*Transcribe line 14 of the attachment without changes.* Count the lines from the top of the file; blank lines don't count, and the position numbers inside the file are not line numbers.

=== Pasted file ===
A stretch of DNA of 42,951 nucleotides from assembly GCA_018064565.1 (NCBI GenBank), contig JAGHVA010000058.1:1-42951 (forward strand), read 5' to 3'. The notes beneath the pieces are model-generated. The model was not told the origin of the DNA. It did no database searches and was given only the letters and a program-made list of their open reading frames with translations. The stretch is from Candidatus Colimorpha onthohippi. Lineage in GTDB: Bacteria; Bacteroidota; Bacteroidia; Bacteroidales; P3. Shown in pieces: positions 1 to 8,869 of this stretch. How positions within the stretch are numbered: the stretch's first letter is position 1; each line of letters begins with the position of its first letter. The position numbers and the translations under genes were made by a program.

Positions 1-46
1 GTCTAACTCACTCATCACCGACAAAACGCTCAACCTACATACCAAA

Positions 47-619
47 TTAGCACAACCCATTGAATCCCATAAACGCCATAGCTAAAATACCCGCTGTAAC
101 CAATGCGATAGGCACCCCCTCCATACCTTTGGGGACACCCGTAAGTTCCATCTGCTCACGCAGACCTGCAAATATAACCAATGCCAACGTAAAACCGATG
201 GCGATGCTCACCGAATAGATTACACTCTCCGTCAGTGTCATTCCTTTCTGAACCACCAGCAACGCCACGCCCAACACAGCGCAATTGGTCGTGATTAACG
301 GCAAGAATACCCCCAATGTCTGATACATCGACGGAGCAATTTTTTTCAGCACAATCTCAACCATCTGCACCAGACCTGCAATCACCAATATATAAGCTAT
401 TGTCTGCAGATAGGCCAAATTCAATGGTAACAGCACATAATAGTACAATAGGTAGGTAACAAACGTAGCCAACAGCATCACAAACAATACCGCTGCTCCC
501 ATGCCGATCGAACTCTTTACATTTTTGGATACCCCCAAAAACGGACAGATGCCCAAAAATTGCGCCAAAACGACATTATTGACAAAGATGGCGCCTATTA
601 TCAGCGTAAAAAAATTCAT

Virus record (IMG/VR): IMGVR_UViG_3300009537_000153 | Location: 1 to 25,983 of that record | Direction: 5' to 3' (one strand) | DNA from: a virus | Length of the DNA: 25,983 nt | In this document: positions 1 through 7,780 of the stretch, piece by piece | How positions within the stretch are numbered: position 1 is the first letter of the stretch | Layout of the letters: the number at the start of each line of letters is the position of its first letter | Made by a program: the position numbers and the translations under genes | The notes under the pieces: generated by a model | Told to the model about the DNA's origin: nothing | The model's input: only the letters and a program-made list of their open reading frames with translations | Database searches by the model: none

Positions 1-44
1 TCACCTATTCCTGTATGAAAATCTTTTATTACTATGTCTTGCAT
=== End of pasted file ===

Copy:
1 TCACCTATTCCTGTATGAAAATCTTTTATTACTATGTCTTGCAT